Recently we tried a criminal case where our client was facing significant jail time if…
The movement to commute the life sentences of the Scott sisters, who were convicted of armed robbery 17 years ago, is really heating up in Jackson, Mississippi. Supporters question the sisters’ guilt and feel that the consecutive life sentences are an excessive punishment in any case. As reported in the Huffington Post, the sisters’ mother Evelyn Rasco asked, “How can they give my daughters two life sentences for a crime that netted 11 dollars where no one was injured?” The small amount of money gained from the robbery, $11 for each of the five people involved, has been mentioned again and again in news articles and blogs.
A Life Sentence for Stealing $11
So, putting guilt aside, is the sentence appropriate? Life in prison is the maximum prison sentence possible under Mississippi law for armed robbery (the minimum is 3 years). Generally, in my experience as a criminal defense attorney and public defender, a defendant would not receive the maximum sentence for armed robbery unless it was a third time conviction or more. The sisters reportedly had no criminal history, so it is not clear to me why they received life in prison. However, the fact that the sisters gained only $11 in the robbery has no bearing on the sentencing.
The Amount of Money Is Not Important for a Felony Offense
I can understand that people would think that a life sentence is too harsh for such a small amount, but under Mississippi criminal law, the amount of money is not relevant. The robbery involved a shotgun, so this is a felony offense, regardless of the amount taken. The idea behind the armed robbery charge is that the use of the weapon creates an extremely dangerous environment where someone could be injured or killed. Even though the weapon was not used and there were no injuries, the atmosphere of danger was created by the mere presence of the shotgun during the robbery.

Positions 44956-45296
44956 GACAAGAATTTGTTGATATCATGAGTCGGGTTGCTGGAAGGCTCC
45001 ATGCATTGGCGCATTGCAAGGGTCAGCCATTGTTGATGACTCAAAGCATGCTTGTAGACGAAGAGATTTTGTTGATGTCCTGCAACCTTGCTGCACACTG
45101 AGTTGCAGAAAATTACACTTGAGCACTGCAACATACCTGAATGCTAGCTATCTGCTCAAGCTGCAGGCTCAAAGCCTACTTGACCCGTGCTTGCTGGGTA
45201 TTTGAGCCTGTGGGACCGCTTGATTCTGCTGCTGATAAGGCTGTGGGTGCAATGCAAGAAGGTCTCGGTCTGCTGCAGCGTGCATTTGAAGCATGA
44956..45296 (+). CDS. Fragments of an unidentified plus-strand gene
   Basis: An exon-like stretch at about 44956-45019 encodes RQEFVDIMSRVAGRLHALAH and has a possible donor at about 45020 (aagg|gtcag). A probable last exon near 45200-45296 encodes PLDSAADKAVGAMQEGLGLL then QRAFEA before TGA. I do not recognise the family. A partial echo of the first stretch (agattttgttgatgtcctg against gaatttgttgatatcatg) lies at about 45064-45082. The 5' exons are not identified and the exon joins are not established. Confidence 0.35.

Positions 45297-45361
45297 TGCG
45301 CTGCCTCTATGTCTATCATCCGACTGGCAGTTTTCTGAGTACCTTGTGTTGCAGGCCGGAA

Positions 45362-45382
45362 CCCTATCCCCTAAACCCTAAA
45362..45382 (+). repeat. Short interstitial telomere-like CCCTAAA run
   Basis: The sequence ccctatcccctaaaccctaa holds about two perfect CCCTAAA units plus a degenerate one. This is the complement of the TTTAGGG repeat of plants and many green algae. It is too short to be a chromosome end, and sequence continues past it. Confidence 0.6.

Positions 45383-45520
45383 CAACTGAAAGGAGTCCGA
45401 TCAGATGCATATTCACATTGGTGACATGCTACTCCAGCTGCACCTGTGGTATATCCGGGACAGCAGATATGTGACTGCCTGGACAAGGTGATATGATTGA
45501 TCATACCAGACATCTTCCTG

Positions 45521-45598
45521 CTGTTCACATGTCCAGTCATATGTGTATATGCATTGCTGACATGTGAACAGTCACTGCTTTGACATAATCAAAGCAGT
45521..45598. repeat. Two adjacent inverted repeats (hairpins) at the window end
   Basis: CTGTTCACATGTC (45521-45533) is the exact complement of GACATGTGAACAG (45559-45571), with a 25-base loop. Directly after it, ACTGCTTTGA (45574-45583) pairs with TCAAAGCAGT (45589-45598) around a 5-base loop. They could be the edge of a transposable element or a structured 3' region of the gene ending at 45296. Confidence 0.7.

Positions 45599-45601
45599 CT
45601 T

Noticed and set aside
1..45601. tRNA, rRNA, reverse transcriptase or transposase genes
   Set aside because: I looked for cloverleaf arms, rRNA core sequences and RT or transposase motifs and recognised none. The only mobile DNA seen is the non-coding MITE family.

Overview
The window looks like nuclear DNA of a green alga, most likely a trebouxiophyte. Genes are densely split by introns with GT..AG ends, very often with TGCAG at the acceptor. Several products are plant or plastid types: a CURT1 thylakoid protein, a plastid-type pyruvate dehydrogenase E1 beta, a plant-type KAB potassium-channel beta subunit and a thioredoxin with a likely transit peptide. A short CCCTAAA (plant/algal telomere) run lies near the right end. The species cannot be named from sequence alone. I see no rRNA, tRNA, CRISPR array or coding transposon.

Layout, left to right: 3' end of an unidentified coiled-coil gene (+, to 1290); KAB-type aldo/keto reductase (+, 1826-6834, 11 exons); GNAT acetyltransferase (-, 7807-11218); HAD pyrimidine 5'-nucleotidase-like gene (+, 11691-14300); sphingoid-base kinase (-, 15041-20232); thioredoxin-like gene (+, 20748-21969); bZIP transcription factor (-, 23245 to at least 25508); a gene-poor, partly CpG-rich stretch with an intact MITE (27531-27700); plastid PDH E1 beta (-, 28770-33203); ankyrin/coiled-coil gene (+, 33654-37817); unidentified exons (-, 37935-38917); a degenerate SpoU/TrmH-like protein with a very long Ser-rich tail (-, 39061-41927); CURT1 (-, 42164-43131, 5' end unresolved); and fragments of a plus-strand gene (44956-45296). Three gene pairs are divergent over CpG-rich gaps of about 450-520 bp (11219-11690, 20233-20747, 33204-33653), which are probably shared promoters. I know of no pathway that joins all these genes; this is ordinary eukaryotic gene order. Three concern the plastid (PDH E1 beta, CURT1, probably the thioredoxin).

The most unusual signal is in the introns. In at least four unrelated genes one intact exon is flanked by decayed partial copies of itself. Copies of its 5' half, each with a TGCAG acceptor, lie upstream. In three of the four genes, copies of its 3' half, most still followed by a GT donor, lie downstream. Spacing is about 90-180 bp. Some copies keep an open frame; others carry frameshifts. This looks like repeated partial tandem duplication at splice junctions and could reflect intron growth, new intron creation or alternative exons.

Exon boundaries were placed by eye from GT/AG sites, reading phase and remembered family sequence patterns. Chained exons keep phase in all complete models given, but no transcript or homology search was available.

Amount Taken Is a Factor for Non-Violent Theft
Theft that does not involve weapons, on the other hand, is sometimes controlled by the amount of money or value of the product taken. This is because the crime is more related to the property value. For example, in Mississippi, shoplifting goods worth $500 or less is a misdemeanor offense and shoplifting goods over $500 is a felony. However armed robbery is more of an attack on the body of a person with the possibility of injury or death, and this is true regardless of the amount taken.
The Sisters’ Age and Lack of Prior Convictions Is Real Issue
The more compelling argument for an excessive sentence is that the sisters had no prior convictions and were young at the time of the robbery. A life in prison sentence for such a young person can be considered “cruel and unusual punishment” under the United States constitution and potentially grounds for a pardon. But the charge is armed robbery no matter what the amount — so focus on the age and forget the $11.